The peak of the second Covid-19 wave has, according to data trends, now passed and infection rates are now declining in major European countries; hospital and ICU occupancy has peaked, and positive test rates peaked a few weeks ago. These trends suggest the death rate in the second wave is likely to start declining shortly. France has relaxed some of its lockdown-lite restrictions and the street, particularly oil traders, will see how far activity and mobility levels recover. Other countries are also showing a slight increase in mobility over the past week. It will be interesting to see if this trend continues or activity remains near the low levels caused by the second lockdown. 

Its Brexit crunch time as European negotiators were in the UK last week trying to get a deal done in time for Europe to ratify it before the end of the year. The noise around various Brexit headlines continues, creating choppiness but little ultimate change in GBP. With both sides briefing the media, the tone of the headlines is in constant flux. 

Noise is good, however, as it means that the two sides are finally getting to the very heart of the issues, and in the event of a deal it’s easier to claim victory after a proper fight. 

Both sides were briefing that a deal was possible on the weekend; this has now been pushed to Monday/Tuesday. The UK is planning to launch a Finance Bill next week, which is a complication as it will likely clash with EU views. The EU Summit on December 10/11 could be decisive; if there’s nothing then, this could get dragged out further. The European Parliament has scheduled special sessions on December 23 and December 28, which would be the last moment for a deal. 

Overview for the Week Ahead 

Along with the ECB and the BOE meetings this week, the economic data to watch are primarily Germany’s ZEW and China and US inflation data.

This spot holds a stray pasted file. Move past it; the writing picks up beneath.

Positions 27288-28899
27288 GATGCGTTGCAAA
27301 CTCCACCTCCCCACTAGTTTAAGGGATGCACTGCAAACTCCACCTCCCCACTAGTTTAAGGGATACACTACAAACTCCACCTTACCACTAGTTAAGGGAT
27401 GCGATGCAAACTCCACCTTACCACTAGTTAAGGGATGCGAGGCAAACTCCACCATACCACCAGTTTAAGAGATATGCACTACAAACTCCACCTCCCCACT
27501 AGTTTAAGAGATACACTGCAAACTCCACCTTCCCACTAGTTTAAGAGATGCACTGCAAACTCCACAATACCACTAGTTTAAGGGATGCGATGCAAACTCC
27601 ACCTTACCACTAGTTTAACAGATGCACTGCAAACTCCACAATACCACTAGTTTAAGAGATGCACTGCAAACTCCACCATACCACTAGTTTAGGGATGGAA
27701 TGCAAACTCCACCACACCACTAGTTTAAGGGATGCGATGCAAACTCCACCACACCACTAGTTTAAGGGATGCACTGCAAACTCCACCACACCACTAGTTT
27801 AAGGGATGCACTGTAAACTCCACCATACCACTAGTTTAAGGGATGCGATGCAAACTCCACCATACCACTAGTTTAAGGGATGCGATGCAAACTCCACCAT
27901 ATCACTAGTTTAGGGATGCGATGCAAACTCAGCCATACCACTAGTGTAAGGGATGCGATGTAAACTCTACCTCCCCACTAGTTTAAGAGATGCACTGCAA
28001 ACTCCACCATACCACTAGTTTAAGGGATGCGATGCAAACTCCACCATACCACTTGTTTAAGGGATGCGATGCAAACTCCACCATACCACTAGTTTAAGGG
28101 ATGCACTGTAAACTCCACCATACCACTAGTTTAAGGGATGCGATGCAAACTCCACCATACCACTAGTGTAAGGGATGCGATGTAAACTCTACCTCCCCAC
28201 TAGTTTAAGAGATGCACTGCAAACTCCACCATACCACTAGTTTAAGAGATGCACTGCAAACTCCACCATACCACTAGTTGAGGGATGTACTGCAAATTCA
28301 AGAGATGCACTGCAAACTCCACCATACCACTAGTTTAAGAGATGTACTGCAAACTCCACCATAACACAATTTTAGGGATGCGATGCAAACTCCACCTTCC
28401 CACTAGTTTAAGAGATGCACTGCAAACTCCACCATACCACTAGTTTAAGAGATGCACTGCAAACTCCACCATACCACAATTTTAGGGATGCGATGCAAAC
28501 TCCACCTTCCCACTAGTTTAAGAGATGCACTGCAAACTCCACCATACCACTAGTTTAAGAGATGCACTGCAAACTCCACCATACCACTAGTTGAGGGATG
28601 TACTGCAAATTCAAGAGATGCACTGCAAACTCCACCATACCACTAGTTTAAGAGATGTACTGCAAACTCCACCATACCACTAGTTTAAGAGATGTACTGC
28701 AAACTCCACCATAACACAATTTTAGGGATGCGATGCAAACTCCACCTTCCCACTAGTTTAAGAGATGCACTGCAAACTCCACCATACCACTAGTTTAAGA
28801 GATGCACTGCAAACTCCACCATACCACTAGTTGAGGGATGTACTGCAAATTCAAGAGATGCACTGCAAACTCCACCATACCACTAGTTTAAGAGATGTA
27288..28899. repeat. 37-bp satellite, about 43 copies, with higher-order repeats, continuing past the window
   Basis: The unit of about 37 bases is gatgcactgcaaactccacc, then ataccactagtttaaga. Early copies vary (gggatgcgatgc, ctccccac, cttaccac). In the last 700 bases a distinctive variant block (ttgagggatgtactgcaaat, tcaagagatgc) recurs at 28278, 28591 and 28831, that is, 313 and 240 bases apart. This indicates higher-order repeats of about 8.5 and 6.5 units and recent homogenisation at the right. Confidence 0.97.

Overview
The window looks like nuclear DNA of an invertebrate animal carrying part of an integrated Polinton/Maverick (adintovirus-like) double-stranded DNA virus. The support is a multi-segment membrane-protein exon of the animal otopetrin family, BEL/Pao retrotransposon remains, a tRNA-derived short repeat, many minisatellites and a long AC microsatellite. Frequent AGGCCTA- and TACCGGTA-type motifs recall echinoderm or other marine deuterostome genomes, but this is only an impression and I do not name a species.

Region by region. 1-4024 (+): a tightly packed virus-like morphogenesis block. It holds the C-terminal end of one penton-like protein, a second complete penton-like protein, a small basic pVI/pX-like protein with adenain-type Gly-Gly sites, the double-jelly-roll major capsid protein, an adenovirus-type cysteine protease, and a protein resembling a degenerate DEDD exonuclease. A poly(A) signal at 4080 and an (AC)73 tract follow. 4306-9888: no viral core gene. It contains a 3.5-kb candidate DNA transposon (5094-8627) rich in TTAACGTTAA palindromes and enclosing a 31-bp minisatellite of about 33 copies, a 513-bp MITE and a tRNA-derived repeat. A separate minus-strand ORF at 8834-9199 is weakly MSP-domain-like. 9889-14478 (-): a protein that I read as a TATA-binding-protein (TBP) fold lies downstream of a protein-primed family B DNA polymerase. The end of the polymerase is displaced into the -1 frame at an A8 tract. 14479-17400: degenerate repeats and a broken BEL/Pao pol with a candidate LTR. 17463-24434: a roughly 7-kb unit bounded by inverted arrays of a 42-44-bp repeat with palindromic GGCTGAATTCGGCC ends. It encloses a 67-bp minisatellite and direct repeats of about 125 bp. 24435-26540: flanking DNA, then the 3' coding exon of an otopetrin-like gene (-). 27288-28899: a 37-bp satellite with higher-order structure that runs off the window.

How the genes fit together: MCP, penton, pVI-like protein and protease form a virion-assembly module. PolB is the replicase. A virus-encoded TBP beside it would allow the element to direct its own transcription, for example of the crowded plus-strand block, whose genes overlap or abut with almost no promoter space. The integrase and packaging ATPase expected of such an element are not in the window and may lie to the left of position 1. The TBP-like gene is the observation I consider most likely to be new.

The Bank of Canada also meets this week.  Canada is also dealing with lockdowns and restrictions due to the coronavirus.  The BOC already has set interest rates at 0.25%.  The BOC is not expected to cut rates or increase its bond purchase program, especially with stronger than expected employment data on Friday.  However, the Canadian Dollar is at its strongest level vs the US Dollar since October 2018, near 1.2780. Watch for the BOC to try and talk down the Canadian Dollar. 

There is company news out later this week as well, as AirBNB and Doordash have their long-awaited IPOs.  In addition, Adobe, Oracle, Costco and Broadcom report earnings.  Also, Ocado, Rolls Royce and Bellway will provide trading updates. 

All these events and more have the potential to influence the markets which means there is plenty of trading opportunities. 

Today’s High Impact Events

The times below are GMT+2. 

Monday 7th December 

  • 17.00 – Canada Ivey PMI 

Potential instruments to Trade: CAD Crosses.  

Tuesday 8th December 

  • There are no high impact events today but there are low impact events from Europe and China. 

Wednesday 9th December  

  • 17.00 – Canada BOC Rate Statement & Overnight Rate 

Potential instruments to Trade: CAD Crosses.  

Thursday 10th December 

  • 14.45 – ECB Main Refinancing Rate & Monetary Policy Statment 

Potential instruments to Trade: EUR Crosses.  

  • 15.30 – ECB Press Conference 

Potential instruments to Trade: EUR Crosses.  

  • 15.30 – U.S. CPI m/m, Core CPI m/m & Unemployment Claims 

Potential instruments to Trade: USD Crosses & Gold.  

  • Airbnb IPO – Airbnb will begin trading on the Nasdaq under the ticker ABNB 

Friday 11th December 

  • 15.30 – U.S. Core PPI m/m & PPI m/m 

Potential instruments to Trade: USD Crosses.  

  • Deadline for U.S. Congress to Pass a Funding Bill to Avert Government Shutdown